Metacognition is thinking about thinking.
It enables learners to understand what they can do already, and what they need to do next.
Utilising metacognition in a classroom can take many forms: using success criteria to help students check their work; asking learners to rate how well they understand a topic; and, asking questions that encourage self-reflection.
Metacognition is one of the most powerful strategies that teachers can employ to boost pupil attainment, because of its ability to engage students in their learning process.
By encouraging the learner to consider how much they understand, and what they need to improve on, teachers can enable their students to be more self-regulated in their education.
Here are some metacognitive strategies that you can use in your classroom:
LEARNING INTENTIONS/OBJECTIVES - these should be clear and concise so the children understand WHAT they will be learning.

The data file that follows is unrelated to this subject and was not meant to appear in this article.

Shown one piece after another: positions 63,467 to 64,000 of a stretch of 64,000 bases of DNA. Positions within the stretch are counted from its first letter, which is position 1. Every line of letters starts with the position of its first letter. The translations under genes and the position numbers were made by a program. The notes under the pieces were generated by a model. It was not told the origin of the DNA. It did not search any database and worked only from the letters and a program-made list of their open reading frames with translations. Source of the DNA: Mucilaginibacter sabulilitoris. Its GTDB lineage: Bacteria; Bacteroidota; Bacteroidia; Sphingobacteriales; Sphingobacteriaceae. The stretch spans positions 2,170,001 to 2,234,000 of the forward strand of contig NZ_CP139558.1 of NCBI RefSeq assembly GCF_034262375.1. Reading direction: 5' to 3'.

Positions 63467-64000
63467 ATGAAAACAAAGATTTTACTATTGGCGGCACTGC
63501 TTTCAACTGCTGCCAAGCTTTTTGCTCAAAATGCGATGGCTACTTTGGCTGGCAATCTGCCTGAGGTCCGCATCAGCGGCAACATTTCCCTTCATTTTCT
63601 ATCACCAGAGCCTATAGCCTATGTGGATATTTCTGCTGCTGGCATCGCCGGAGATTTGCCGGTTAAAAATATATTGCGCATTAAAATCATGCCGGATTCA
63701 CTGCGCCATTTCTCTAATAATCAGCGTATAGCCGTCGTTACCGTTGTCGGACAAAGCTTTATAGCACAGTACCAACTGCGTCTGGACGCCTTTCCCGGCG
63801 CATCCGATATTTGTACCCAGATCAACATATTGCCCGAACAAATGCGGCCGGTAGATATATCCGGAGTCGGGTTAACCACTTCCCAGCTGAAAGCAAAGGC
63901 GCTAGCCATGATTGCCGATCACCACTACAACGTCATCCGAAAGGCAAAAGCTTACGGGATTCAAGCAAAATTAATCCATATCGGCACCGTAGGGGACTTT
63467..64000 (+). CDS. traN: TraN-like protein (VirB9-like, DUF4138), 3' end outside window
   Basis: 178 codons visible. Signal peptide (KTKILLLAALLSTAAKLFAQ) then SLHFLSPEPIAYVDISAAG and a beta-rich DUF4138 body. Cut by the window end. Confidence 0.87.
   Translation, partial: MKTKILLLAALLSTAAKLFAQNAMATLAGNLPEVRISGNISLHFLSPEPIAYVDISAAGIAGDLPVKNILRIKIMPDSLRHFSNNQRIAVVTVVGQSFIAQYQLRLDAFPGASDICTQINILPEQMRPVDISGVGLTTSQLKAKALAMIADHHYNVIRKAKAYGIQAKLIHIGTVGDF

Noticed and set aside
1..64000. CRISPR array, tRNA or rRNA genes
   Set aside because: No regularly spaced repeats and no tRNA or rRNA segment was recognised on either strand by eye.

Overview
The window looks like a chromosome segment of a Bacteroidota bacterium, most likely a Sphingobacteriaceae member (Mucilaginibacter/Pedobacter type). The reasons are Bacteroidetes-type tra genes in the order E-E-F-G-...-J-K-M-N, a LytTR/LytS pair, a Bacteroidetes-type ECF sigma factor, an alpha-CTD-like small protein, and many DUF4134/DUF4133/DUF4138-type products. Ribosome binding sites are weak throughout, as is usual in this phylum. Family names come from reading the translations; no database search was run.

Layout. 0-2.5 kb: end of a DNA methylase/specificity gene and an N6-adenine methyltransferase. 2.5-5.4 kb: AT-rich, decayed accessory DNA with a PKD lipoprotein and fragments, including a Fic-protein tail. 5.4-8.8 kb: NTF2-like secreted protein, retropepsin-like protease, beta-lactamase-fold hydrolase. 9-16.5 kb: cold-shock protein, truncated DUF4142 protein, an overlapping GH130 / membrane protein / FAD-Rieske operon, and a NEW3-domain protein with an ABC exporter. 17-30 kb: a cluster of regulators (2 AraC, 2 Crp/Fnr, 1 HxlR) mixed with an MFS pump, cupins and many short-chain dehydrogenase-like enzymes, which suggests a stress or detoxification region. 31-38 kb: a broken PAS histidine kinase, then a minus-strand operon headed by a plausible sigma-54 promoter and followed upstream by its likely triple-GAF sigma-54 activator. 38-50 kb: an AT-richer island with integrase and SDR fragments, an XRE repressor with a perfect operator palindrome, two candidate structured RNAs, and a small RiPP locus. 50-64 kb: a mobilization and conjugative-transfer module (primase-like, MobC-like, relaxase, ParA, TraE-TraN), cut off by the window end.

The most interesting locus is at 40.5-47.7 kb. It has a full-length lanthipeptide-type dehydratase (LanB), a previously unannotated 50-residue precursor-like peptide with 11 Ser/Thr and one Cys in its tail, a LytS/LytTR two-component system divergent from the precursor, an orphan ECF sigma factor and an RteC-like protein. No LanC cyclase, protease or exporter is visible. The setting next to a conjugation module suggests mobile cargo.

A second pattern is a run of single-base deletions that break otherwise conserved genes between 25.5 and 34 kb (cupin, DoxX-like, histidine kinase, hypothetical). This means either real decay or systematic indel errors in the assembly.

SUCCESS CRITERIA - steps to success help child to know HOW they will achieve their learning goal.
SELF-EVALUATION - 'traffic-lighting' work can get children to think about how well they have understood a lesson and whether they need more help or not.
WAGOLLs (WHAT A GOOD ONE LOOKS LIKE) - showing children an example of a finished piece of work helps them to know when they will have achieved a skill.
Many metacognitive strategies, such as success criteria and 'traffic lighting' work, are free - which makes this a high-impact/low-cost tool for teachers to use.